Between 1965 and 1975, Yi went to Xinjiang to join the Xinjiang Production and Construction Corps. From 1975 to 1978, he taught at a middle school for the children of employees at a steel production firm in Urumqi, Xinjiang.
Yi studied ancient Chinese literature in Wuhan University under the tutelage of Hu Guorui (胡国瑞) and graduated in 1978 with a professional degree. In 1981, after obtaining a MA degree from Wuhan University, he became a lecturer at his alma mater. He is currently a professor and Ph.D supervisor at the Department of Chinese Language and Literature at Xiamen University's School of Humanities.
In 2005, Yi appeared on CCTV-10's Lecture Room programme. His series of lectures on personalities of the Han dynasty and the Three Kingdoms period were successful, but there was also criticism about the academic quality of his lectures. Due to the popularity of his lectures, in 2006 CCTV-10 made a contract with him to produce a series of 52 lectures on the history of the Three Kingdoms period. In 2008, he started a series of 36 lectures about the Hundred Schools of Thought on Lecture Room.
In 2013, Yi wrote Yi Zhongtian Zhonghua Shi (易中天中华史; Yi Zhongtian's History of China). A year later, he wrote San Guo Ji (三国纪; Chronicles of the Three Kingdoms) to dispel myths about the historical figures Cao Cao, Liu Bei, Sun Quan and Zhuge Liang.
Chinese culture series:
Xianhua Zhongguo Ren (闲话中国人; The Gossiping Chinese)
Zhongguo De Nanren He Nüren (中国的男人和女人; China's Men and Women)
Du Cheng Ji (读城记; Reading and Cities)
Pin Ren Lu (品人录; Analysis of People)
CCTV-10 Lecture Room series:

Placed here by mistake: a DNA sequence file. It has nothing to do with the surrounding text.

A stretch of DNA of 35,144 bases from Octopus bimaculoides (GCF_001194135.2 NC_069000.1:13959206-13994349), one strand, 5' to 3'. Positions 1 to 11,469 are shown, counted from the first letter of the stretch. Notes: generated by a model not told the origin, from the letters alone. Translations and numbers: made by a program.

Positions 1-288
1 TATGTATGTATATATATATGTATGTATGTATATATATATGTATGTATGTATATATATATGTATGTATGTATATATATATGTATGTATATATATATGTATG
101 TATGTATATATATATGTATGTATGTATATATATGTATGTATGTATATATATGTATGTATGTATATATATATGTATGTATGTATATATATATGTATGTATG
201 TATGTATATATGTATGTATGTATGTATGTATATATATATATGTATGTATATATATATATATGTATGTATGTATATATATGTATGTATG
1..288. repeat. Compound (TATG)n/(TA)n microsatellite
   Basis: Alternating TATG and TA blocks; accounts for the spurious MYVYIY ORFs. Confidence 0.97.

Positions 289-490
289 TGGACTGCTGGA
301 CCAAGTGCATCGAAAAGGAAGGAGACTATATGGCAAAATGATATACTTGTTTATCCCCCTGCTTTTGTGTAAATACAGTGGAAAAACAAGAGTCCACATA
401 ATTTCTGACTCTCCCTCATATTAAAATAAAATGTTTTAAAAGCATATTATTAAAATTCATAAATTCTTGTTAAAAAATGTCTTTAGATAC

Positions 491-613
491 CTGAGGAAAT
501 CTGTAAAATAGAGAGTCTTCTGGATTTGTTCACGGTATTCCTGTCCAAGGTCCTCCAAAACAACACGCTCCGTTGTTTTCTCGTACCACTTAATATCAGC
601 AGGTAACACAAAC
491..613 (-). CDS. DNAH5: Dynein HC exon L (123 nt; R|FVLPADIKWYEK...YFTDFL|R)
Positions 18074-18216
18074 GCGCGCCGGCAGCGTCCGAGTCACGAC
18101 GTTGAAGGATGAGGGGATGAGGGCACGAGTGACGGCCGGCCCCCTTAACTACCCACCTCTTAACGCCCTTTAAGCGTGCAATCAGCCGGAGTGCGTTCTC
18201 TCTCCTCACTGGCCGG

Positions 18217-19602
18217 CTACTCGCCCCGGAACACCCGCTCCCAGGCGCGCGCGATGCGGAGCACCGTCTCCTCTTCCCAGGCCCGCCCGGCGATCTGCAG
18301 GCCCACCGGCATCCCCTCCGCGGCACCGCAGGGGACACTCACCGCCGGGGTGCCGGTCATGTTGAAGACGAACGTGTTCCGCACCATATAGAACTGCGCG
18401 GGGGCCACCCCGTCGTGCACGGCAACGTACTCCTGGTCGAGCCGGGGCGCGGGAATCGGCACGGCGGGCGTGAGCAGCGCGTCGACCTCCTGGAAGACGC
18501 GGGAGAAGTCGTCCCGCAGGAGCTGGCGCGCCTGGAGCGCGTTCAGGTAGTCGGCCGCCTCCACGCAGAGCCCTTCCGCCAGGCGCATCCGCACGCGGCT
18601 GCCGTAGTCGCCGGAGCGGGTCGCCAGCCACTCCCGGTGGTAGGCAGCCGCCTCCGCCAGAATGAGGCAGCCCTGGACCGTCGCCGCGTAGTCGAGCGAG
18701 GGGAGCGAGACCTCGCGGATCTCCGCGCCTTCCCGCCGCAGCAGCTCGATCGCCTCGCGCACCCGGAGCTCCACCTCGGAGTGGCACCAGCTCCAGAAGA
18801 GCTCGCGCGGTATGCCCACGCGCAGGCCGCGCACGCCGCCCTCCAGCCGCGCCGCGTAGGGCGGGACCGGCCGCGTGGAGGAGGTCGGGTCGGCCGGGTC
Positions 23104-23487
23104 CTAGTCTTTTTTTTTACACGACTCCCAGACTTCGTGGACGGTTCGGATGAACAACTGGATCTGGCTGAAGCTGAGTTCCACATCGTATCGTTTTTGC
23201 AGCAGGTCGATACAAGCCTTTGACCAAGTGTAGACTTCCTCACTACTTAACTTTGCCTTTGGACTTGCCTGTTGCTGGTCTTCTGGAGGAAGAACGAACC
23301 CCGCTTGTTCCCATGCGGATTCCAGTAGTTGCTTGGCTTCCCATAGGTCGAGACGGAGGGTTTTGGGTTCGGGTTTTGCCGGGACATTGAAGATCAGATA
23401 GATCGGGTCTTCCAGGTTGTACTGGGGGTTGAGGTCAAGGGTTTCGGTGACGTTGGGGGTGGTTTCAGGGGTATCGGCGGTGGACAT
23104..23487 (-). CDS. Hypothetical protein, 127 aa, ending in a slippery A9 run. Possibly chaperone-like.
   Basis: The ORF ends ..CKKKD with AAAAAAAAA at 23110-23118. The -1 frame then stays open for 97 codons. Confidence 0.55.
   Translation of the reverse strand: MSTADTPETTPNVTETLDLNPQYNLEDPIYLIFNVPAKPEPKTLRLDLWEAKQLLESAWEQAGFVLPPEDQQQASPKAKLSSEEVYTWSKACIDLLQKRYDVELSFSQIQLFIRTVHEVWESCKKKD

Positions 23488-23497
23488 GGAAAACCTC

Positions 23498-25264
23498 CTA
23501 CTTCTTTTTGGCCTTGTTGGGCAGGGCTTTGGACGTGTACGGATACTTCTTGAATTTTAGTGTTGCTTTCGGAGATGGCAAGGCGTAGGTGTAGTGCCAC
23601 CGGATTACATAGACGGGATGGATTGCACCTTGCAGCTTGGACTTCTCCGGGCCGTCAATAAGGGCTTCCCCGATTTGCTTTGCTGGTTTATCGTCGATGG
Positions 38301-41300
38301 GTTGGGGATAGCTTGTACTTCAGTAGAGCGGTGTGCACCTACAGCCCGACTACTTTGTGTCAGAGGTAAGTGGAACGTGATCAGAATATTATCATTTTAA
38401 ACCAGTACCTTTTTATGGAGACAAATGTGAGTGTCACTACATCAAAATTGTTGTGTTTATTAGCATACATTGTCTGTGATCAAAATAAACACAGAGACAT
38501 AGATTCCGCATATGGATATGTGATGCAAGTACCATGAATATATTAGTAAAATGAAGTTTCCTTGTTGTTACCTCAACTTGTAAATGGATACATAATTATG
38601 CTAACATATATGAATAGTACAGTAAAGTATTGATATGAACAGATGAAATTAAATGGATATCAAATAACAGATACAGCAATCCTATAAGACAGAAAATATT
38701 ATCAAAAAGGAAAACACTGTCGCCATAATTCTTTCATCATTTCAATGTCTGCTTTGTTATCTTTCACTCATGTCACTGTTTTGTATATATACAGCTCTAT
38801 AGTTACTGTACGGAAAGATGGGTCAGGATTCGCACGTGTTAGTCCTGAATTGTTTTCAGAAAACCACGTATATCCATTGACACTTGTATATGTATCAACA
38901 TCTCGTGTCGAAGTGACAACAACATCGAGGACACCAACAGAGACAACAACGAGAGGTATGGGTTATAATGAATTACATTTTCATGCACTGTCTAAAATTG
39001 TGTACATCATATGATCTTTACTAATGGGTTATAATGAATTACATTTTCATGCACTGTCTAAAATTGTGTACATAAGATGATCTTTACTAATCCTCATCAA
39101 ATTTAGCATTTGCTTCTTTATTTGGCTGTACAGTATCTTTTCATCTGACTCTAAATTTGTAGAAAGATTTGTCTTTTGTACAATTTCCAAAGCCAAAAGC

Han Dai Fengyun Renwu (汉代风云人物; Prominent Personalities of the Han Dynasty)
Pin San Guo (品三国; Analysis of the Three Kingdoms)
Xian Qin Zhuzi Baijia Zhengming (先秦诸子百家争鸣; The Hundred Schools of Thought Before the Qin Dynasty)
Diguo De Chouchang (帝国的惆怅; Melancholy of the Empire)
Diguo De Zhongjie (帝国的终结; End of the Empire)
Feicheng Fengyun: Meiguo Xianfa De Dansheng He Women De Fansi (费城风云：美国宪法的诞生和我们的反思; Philadelphia: The Birth of the United States Constitution and Our Reflections)
Po Men Er Ru (破门而入; Forced Entry)
Chengdu Fangshi (成都方式; The Chengdu Method)
Shusheng Yiqi (书生意气; Scholar's Spirit)
Shusheng Shaqi (书生傻气; Scholar's Foolishness)
Gao Gao De Shu Shang (高高的树上; High Up on the Tree)
Dahua Fangyan (大话方言; Discussion on Dialects)
Zhongguo Zhihui (中国智慧; Chinese Intelligence)
Wo Shan Zhi Shi (我山之石; The Rock of My Mountain)
Yi Zhongtian Zhonghua Shi (易中天中华史; Yi Zhongtian's History of China)
"History is no singular entertainment with the door closed. It's only with a global view that you can see it clearly."
"I walk into the room of a historical period, I slice it into cubes, then I walk from one cube to another in the room to figure out the clues, like a detective."
Yi's academic interests include literature, art, aesthetics, psychology, anthropology and history. His published works focus on popularizing academic subjects. This has caused some controversy, but has also led to the popularity of his works.
Fang Zhaohui, a professor with Tsinghua University, says such books, regardless of their academic value, are a good challenge to mainstream history publications.
"The majority of history books are dry and too purposeful," Fang says. "They often try to force a rigid pattern on readers."
Such history books often describe officials of a failing dynasty as corrupt and emperors as incompetent.
"People are looking for books that are easy and fun to read," Fang says. "They are looking for history told from different perspectives that is more humane."
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